Bigger they are, harder they fall

who has carried the team on his shoulders through the entire season, including in Saturday night's performance.



1.Brian Ching (SJ)11
 Eddie Johnson (DAL)11
 Pat Noonan (NE)11
 Carlos Ruiz (LA)11
2.Edson Buddle (CLB)10
 Alecko Eskandarian (DC)10
 Amado Guevara (MET)10
 Damani Ralph (CHI)10
3.Davy Arnaud (KC)9
 Josh Wolff (KC)9


1.Carlos Ruiz (LA)15
 Taylor Twellman (NE)15
2.Ante Razov (CHI)14
 John Spencer (COL)14
3.Landon Donovan (SJ)12
 Brian McBride (CLB)12
 Preki (KC)12
4.Mark Chung (COL)11
 Damani Ralph (CHI)11
5.Edson Buddle (CLB)10
 Pat Noonan (NE)10
CREW HAVE CHANCE TO SECURE PLACE IN HISTORY: Despite the failure of the Rapids to use their improbable position at the top of the standings as a launchpad to bigger and better things, the Columbus Crew continue their march and are presently the most credible candidate to earn the title of most dominant team of 2004. However, fluke of all flukes, despite a record unbeaten streak, the team still finds itself behind the Kansas City Wizards in the race for the Supporters Shield with the best point total in MLS (though with a game in hand).

Despite their difficulties at the beginning of the season, the 2004 Crew have put together what is likely a record that will be one of the toughest to break for any team in the parity-laden MLS for years to come. Their 13-game unbeaten streak strung together in a single season has never been done in league history. The Los Angeles Galaxy went 15 games without defeat but that spanned two seasons (1998-'99).

With two of the next three games scheduled to be played at home including two against the hapless Chicago Fire, the Crew run may rise to unexpected heights. However, for the streak (on the strength of seven ties) to carry any prestige for posterity the team must finish the season at the top of the MLS standings and with a No. 1 seed in the conference playoffs. Convincing displays as in Edson Buddle's four-goal game this past weekend need be the lasting mark of a team in search of its first MLS Cup final appearance.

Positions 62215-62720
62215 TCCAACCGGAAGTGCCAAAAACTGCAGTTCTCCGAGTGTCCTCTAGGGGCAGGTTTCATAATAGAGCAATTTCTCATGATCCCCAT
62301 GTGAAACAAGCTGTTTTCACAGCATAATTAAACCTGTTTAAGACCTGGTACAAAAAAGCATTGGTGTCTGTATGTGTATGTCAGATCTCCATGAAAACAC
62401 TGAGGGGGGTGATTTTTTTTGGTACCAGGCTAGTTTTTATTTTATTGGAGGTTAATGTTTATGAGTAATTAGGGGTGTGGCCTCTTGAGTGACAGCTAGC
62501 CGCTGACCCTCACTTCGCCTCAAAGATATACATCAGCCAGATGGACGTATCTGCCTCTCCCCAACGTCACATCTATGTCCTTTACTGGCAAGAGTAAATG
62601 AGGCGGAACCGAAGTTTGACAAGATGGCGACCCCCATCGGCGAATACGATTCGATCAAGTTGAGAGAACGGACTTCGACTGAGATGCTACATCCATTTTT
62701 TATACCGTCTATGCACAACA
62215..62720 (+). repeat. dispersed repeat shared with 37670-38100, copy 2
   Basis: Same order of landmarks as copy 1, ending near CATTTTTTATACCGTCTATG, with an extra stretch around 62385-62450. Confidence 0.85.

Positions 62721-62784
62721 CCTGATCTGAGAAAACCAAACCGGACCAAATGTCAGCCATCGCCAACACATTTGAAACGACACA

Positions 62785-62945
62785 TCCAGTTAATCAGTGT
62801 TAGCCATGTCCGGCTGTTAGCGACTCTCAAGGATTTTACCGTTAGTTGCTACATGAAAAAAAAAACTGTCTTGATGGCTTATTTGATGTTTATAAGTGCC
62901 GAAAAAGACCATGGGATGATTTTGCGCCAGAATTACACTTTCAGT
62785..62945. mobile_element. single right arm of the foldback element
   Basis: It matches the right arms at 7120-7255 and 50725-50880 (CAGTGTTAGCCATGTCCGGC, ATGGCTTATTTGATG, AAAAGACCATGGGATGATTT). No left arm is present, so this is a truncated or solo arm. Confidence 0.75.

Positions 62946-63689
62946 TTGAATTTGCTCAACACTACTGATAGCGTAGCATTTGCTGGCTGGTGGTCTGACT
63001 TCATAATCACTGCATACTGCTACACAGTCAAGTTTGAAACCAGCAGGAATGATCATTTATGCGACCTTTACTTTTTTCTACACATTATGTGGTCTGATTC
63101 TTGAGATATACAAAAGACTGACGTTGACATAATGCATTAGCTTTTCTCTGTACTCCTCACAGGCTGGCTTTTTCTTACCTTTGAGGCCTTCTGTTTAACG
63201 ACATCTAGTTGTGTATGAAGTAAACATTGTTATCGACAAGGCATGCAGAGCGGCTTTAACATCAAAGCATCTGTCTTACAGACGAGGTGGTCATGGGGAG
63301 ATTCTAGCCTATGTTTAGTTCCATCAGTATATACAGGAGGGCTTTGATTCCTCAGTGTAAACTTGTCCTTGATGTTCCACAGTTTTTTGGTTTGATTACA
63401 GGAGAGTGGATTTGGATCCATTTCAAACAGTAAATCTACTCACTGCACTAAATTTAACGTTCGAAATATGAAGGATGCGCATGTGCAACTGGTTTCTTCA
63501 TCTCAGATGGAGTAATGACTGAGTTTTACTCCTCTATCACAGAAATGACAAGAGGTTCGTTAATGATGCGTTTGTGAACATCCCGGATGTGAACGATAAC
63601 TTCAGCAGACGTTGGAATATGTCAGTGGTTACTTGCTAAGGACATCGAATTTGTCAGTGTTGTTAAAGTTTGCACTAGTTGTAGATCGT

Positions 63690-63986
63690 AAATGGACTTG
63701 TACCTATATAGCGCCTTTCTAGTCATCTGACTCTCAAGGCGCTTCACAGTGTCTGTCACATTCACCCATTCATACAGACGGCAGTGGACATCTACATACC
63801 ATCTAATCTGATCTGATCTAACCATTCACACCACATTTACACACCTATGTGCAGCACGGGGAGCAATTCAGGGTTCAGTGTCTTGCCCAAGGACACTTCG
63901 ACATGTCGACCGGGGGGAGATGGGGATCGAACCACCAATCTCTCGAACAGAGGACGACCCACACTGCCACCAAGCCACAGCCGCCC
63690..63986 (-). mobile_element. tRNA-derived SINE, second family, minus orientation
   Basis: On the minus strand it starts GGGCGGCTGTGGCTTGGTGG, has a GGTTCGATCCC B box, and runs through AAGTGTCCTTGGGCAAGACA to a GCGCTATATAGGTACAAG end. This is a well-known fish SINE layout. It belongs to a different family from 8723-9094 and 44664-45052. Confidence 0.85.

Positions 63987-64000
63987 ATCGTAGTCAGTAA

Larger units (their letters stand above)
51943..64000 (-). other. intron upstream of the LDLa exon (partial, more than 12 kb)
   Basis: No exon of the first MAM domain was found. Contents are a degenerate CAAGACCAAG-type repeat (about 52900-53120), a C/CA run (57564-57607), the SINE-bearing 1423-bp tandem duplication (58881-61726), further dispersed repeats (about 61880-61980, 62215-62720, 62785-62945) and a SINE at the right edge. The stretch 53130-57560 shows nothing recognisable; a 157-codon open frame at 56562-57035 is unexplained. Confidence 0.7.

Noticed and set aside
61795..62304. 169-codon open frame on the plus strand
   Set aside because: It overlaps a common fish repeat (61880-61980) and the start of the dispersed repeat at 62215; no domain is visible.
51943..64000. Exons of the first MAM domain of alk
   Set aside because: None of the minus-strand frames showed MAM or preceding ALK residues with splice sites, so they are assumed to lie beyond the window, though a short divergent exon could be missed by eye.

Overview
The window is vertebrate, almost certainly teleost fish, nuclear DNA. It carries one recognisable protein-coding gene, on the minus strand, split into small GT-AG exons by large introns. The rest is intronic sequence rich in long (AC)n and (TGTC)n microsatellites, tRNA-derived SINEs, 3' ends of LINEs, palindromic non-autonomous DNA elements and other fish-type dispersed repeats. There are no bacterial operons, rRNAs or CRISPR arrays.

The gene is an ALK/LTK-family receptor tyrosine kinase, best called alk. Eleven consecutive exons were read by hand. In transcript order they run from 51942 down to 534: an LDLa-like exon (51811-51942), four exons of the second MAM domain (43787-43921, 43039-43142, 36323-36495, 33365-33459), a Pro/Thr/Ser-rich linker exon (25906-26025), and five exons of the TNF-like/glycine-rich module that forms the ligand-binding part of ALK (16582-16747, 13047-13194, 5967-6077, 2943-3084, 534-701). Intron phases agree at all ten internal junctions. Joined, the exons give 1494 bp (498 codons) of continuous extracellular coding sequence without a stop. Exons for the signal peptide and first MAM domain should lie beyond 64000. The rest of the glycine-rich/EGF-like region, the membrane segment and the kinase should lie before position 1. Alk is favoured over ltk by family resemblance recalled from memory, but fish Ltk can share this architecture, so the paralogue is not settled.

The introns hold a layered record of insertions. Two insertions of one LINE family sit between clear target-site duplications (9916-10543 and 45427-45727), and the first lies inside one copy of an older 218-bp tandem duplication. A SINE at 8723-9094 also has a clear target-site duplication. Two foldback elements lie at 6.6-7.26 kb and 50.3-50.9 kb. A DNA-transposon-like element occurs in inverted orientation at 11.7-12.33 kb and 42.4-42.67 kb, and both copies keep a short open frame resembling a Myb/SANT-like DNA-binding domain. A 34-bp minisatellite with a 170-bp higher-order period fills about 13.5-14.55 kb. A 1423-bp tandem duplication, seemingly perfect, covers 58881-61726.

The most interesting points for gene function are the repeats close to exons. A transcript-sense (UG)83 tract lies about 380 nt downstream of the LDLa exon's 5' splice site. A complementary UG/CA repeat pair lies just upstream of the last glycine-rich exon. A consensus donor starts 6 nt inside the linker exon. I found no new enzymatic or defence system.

U.S. FORWARDS CONTINUE TO PROMOTE CANDIDACY: Buddle is one of a group of forwards who is using this season, and last weekend's results in particular, to put forth his candidacy as an established MLS striker, shedding the "up-and-coming" prefix with every goal.

Buddle joins Eddie Johnson (Dallas), Alecko Eskandarian (D.C. United), Pat Noonan (New England Revolution) and John Wolyniec (MetroStars) in the weekend highlight of striker performances, with all five happening to also be from the United States. (Although Noonan continues to be listed as a forward, he shares tendencies with Landon Donovan of being one of the first U.S. "10 1/2" players -- not really a forward but not limited to midfield duty either). These are players (aside from Wolyniec) who came into MLS with important credentials and are now ready to be tested at the international level as well. The fact that they are producing on a week-to-week basis should arguably place them ahead of the likes of former Crew player Brian McBride, who is yet to break into the starting lineup at Fulham -- and has also been unspectacular in his recent international appearances. Although international experience is considered a positive, one must begin to wonder when the likes of McBride, Clint Mathis and even Donovan have to start worrying about their automatic call-ups to the U.S. squad.

NEW BLOOD SLOW-MOVING IN L.A.: When one speaks of new blood, however, a thought can be directed to the Los Angeles Galaxy where Steve Sampson continues to bring in Memo Gonzalez and Arturo Torres off the bench. For a coach like Sampson, who has had to endure much-publicized fall-outs with veteran members of teams in the past (see John Harkes with USA '98 and Mauricio Wright with Costa Rica '04), the situation could be growing increasingly uneasy.

Who to take out of the lineup? Andreas Herzog, who is subtle in exhibiting his displeasure as a halftime substitute? Cobi Jones, who is the lone remaining original Galaxy player and a staple of the team? In order to avoid reliving past situations and furthering an infamous reputation, Sampson may just have to bide his time right now and wait it out until the end of the year before making the changes everyone can see coming in 2005.

FIRE IN ONE OF WORST PERFORMANCES OF YEAR: Changes could be aplenty in Chicago by then as well. After showings like the one against D.C. United where the team did not even belong on the same field, thoughts of an overhaul may not be so farfetched. The squad had no possession of the ball, a lonely and ineffective Damani Ralph up top, and no idea what to do after winning the ball in its own defensive half. The misguided clearances from the back were a sign of a team in disarray.

The excuses are many with injuries to Ante Razov, Chris Armas and Justin Mapp proving difficult to overcome. However, with players of Razov's and Armas' age it is a necessity to have up-and-comers ready to fill in. The likes of Nate Jaqua, Logan Pause and Scott Buete have proven they are not the answer.

Andy Pavon is a freelance soccer writer taking another perspective on the matches of the past weekend, past the box scores and standings. This story was not subject to the approval of Major League Soccer or its clubs.

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